Peter Paul Rubens
Flemish Baroque Era Painter, 1577-1640
Peter Paul Rubens (June 28, 1577 ?C May 30, 1640) was a prolific seventeenth-century Flemish Baroque painter, and a proponent of an exuberant Baroque style that emphasized movement, color, and sensuality. He is well-known for his Counter-Reformation altarpieces, portraits, landscapes, and history paintings of mythological and allegorical subjects.
In addition to running a large studio in Antwerp which produced paintings popular with nobility and art collectors throughout Europe, Rubens was a classically-educated humanist scholar, art collector, and diplomat who was knighted by both Philip IV, king of Spain, and Charles I, king of England.
Rubens was a prolific artist. His commissioned works were mostly religious subjects, "history" paintings, which included mythological subjects, and hunt scenes. He painted portraits, especially of friends, and self-portraits, and in later life painted several landscapes. Rubens designed tapestries and prints, as well as his own house. He also oversaw the ephemeral decorations of the Joyous Entry into Antwerp by the Cardinal-Infante Ferdinand in 1635.
His drawings are mostly extremely forceful but not detailed; he also made great use of oil sketches as preparatory studies. He was one of the last major artists to make consistent use of wooden panels as a support medium, even for very large works, but he used canvas as well, especially when the work needed to be sent a long distance. For altarpieces he sometimes painted on slate to reduce reflection problems.
His fondness of painting full-figured women gave rise to the terms 'Rubensian' or 'Rubenesque' for plus-sized women. The term 'Rubensiaans' is also commonly used in Dutch to denote such women. Related Paintings of Peter Paul Rubens :. | Baladi-s son | The queen with the Captain of Lush | Isabella Brandt | Portrat des Phillip IV | Bathsheba at the Fountain |
Related Artists:Edward Hicks
Edward Hicks (April 14, 1780 ?C August 23, 1849) was an American Folk painter, a distinguished minister of the Society of Friends, and he also became a Quaker icon because of his paintings.
Edward Hicks was born in his grandfather's mansion at Langhorne, in Bucks County, Pennsylvania. He was born into a life of luxury, and his parents were both Anglican. After his mother passed away when he was eighteen months old, Matron Elizabeth Twining - a close friend of his mother's- raised him as one of her own. She also taught him the Quaker beliefs. This had a great effect on the rest of his life.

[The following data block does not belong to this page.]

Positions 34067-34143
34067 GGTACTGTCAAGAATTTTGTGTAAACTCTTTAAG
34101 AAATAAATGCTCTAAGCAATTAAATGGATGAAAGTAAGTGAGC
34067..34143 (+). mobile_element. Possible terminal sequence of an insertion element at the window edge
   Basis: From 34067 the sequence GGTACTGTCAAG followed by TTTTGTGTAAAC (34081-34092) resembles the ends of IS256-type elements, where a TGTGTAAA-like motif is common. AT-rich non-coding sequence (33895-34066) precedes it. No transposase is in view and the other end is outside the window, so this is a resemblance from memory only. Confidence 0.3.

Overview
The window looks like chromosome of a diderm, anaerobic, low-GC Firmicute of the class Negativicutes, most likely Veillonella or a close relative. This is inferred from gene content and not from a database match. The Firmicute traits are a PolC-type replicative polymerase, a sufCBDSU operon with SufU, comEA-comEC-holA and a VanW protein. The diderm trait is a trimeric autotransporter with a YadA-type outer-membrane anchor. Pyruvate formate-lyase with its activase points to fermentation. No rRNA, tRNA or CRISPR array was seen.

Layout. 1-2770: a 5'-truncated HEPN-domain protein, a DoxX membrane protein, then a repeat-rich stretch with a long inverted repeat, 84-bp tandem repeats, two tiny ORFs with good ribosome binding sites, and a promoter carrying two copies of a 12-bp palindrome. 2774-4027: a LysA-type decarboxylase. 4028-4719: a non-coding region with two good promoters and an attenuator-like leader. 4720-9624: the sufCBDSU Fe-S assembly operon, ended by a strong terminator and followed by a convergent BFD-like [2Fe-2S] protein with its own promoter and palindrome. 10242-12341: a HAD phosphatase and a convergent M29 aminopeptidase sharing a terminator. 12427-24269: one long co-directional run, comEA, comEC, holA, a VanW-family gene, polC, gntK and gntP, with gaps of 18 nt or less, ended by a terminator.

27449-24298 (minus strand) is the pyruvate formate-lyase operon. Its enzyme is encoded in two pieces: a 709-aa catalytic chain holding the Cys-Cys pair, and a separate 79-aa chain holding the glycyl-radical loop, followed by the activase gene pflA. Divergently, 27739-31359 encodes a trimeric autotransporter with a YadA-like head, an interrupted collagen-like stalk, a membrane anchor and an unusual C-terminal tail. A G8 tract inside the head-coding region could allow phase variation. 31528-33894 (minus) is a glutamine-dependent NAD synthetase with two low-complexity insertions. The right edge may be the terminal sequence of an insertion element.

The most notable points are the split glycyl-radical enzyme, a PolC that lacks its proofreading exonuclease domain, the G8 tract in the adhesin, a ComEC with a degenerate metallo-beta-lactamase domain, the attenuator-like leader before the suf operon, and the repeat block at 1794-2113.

At the age of thirteen he was an apprentice for coach makers William and Henry Tomlison. He stayed with them for seven years. His living situation inspired him to desire a much better way of life for himself. He wanted a simple, well respected life and to be able to earn his own wages. He wanted to be able to make choices for himself, in all that he did. It was then that he knew that something amusing and entertaining such as a career in art could satisfy his goals. He spent three years contemplating what his life meant to him, and grew a strong passion for art. His religious commitments affected his thoughts on living and art in many ways. In 1803, he married a Quaker woman named Sarah Worstall.Francis Danby
Irish Painter, 1793-1861
was a British painter of the Romantic eraBorn in the south of Ireland, he was one of a set of twins; his father, James Danby, farmed a small property he owned near Wexford, but his death, in 1807, caused the family to move to Dublin, while Francis was still a schoolboy. He began to practice drawing at the Royal Dublin Society's schools; and under an erratic young artist named James Arthur O'Connor he began painting landscapes. Danby also made acquaintance with George Petrie, and all three left for London together in 1824. This expedition, undertaken with very inadequate funds, quickly came to an end, and they had to get home again by walking. At Bristol they made a pause, and Danby, finding he could get trifling sums for water-color drawings, remained there working diligently and sending to the London exhibitions pictures of importance. There his large oil paintings quickly attracted attention. Danby painted "vast illusionist canvases" comparable to those of John Martin of "grand, gloomy and fantastic subjects which chimed exactly with the Byronic taste of the 1820s."The Upas Tree (1820) and The Delivery of the Israelites (1825) brought him his election as an Associate Member of the Royal Academy. He left Bristol for London, and in 1828 exhibited his Opening of the Sixth Seal at the British Institution, receiving from that body a prize of 200 guineas; and this picture was followed by two others on the theme of the Apocalypse. In 1829 Danby's wife deserted him, running off with the painter Paul Falconer Poole Danby left London, declaring that he would never live there again, and that the Academy, instead of aiding him, had, somehow or other, used him badly. For a decade he lived on the Lake of Geneva in Switzerland, becoming a Bohemian with boat-building fancies, painting only now and then. He later moved to Paris for a short period of time. He returned to England in 1840, when his sons, James and Thomas, both artists, were growing up. Danby exhibited his large (15 feet wide) and powerful The Deluge that year; the success of that painting, "the largest and most dramatic of all his Martinesque visions, revitalized his reputation and career. Other pictures by him were The Golden Age (c. 1827, exhibited 1831), Rich and Rare Were the Gems She Wore (1837), and The Evening Gun (1848). Some of Danby's later paintings, like The Woodnymph's Hymn to the Rising Sun (1845), tended toward a calmer, more restrained, more cheerful manner than those in his earlier style; but he returned to his early mode for The Shipwreck (1859). Master of the Prelate Mur
painted The Adoration of the Magi in 15th century